Isle of Man population falls for first time in 30 years, according to census
The Isle of Man's population has fallen for the first time in 30 years, the census has found.
The resident population on census night in April 2016 was 83,314 - 1,183 (1.4%) lower than in 2011 and the first decrease since 1986.
The author of the Isle of Man Population Atlas report, Paul Craine, said the decrease was "alarming".
A government spokesman said its estimates suggest the population has recovered by 200 during the last year.
The island's economically active population also fell over the same period, from 44,609 to 42,777 (4.1%).
Mr Craine said: "For me the most alarming thing is the big picture - we've gone from a growth of 4,000 between censuses (2006-2011) to a drop of 1,200 and this has the potential to become cumulative.
"We are losing young people, especially in their 20s. The birth rate is falling in relation to that and this has the risk to become cumulative as fewer people grow up here and few people enter the workforce."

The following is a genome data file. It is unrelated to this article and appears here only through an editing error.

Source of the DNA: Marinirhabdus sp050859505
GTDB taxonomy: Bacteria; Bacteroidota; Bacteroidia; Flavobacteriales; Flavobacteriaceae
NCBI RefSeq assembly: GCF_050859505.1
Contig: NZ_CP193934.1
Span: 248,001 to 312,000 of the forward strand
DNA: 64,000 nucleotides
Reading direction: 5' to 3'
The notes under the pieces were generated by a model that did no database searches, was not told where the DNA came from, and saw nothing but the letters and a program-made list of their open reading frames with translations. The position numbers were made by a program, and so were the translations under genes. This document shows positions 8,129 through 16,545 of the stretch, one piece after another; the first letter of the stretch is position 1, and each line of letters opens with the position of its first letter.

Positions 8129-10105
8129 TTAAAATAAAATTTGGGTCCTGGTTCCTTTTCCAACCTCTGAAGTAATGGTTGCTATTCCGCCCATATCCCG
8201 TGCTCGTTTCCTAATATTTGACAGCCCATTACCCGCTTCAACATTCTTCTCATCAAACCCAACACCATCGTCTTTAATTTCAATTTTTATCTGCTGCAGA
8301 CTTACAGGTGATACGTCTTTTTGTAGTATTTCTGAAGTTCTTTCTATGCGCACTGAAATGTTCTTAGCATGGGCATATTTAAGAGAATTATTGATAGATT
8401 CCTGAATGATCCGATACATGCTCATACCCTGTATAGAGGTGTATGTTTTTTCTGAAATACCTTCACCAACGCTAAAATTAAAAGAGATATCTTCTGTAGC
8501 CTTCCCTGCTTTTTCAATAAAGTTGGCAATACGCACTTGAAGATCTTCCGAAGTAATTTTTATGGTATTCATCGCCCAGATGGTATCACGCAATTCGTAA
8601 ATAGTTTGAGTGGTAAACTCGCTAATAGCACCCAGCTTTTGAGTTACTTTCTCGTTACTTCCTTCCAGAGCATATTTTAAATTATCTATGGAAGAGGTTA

Census data also revealed that 41,636 people stated they were in employment on census day - 3.5% lower than the 43,134 five years earlier.
Chief Minister Howard Quayle said the results "underline the importance of growing the island's working population".
"In common with the rest of the developed world, the Isle of Man has an ageing society, so we do need a bigger working population paying taxes to support services for the increasing numbers in retirement," he said.
In January, Treasury's economic affairs announced the number of babies born in the Isle of Man had fallen for a sixth consecutive year, to a 30-year low.
The statistics show less than half the population (49.8%) are Manx born whilst 8.3% of residents were born outside of the British Isles or Irish Republic, compared to 7.5% in 2011.
The average age of the island's resident population has risen by more than a year, from 41.1 (2011) to 42.5.
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